LOS ANGELES UNIFIED SCHOOL DISTRICT, MEMBER OF THE BOARD
1st District -- Genethia Hayes
Imagine Nate Holden on the school board, and you've got a pretty good picture of 1st District incumbent Barbara Boudreaux. Like Holden, she's a civil rights crusader of yore who has curdled over the years into a divisive and demagogic nationalist, a board member whose interventions in policy discussions run the rather narrow gamut from the frivolous to the ineffective. Her chief contribution to ã the discussion of district curriculum was her strident defense of ebonics during the controversy several years back. It is on her watch, however, that the levels of educational attainment at the inner-city schools she professes to defend have continued to decline, and she is stunningly devoid of ideas for how to stop that decline.
There is, happily, an excellent alternative to Boudreaux on the ballot. Challenger Genethia Hayes has been an LAUSD teacher and a principal of a local religious school. She's been a member of the task force that founded the district's LEARN educational-reform project, and a compelling champion of fair but measurable standards of educational attainment. For the past several years, Hayes has been executive director of the Greater L.A. Southern Christian Leadership Conference -- the organization founded by Martin Luther King Jr. -- where she has overseen a gang-prevention program, Project AHEAD (which trains parents to be more involved in their children's schools), and other cross-racial dialogues and projects. Hayes had already declared her candidacy, and garnered support from a wide range of educational reformers and political progressives, when Richard Riordan hopped aboard her bandwagon. She would be an independent and highly intelligent addition to the school board, and we support her unstintingly.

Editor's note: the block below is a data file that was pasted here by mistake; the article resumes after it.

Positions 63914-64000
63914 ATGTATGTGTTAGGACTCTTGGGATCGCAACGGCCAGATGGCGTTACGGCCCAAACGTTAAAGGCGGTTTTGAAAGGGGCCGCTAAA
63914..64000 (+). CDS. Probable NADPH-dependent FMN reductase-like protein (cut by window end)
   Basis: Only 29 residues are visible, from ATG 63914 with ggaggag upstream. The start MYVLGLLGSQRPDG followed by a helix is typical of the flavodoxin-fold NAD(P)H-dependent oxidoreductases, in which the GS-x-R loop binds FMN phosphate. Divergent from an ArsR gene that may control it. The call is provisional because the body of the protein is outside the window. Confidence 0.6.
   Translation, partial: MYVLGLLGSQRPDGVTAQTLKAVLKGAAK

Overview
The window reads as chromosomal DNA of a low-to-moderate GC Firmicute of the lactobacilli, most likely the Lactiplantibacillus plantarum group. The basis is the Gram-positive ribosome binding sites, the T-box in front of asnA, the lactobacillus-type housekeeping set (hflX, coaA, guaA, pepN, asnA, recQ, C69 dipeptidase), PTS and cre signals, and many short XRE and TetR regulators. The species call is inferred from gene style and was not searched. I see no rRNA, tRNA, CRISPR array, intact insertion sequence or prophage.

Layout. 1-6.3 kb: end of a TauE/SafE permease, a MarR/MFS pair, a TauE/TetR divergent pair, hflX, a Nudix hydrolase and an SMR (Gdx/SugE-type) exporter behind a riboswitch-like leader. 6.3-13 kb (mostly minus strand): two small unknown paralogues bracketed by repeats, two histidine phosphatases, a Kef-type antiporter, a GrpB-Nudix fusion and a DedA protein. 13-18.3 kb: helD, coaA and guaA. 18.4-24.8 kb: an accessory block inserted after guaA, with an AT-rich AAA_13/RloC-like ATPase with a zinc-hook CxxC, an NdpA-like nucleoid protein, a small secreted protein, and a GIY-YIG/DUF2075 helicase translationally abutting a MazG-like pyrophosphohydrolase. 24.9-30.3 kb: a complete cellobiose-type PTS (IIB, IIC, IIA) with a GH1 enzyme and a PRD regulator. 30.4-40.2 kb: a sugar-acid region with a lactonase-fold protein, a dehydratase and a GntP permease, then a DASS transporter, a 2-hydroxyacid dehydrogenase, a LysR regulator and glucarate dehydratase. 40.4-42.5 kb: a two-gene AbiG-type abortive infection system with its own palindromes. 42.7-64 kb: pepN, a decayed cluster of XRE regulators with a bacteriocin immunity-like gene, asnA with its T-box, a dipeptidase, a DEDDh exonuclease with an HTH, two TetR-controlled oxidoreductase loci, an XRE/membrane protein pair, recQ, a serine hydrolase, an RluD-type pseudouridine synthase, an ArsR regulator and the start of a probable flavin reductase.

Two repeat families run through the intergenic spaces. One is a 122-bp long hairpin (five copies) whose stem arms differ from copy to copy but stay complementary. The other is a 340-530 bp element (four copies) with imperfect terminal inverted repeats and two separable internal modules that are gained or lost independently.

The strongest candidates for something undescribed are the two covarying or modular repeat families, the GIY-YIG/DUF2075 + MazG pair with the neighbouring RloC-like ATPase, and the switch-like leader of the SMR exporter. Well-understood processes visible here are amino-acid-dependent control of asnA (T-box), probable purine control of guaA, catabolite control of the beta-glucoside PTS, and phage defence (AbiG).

3rd District -- Caprice Young
Eight years ago, Jeff Horton -- a progressive, intelligent, Yale-educated schoolteacher -- came onto the school board with a progressive, intelligent agenda. He was determined to demolish whatever vestiges of institutional racism remained within the district, and to secure full educational and human rights for the district's gay and lesbian students and staffers. Horton fought and won these and other battles, creating a more humane and decent district -- a notable legacy both then and now.
Over the years, however, Horton has evolved in ways that have at times surprised and disappointed. He has become the most able defender -- and enabler -- of an ancien régime that needs changing far more than it needs defending. He consistently failed to recognize or address any deficiencies in the district's bilingual-education program, laying the groundwork for the deeply flawed Proposition 227. With fellow board member Vickie Castro, he was the biggest booster of the Belmont High boondoggle -- displaying, in the process, a stubborn resistance to unpleasant new facts.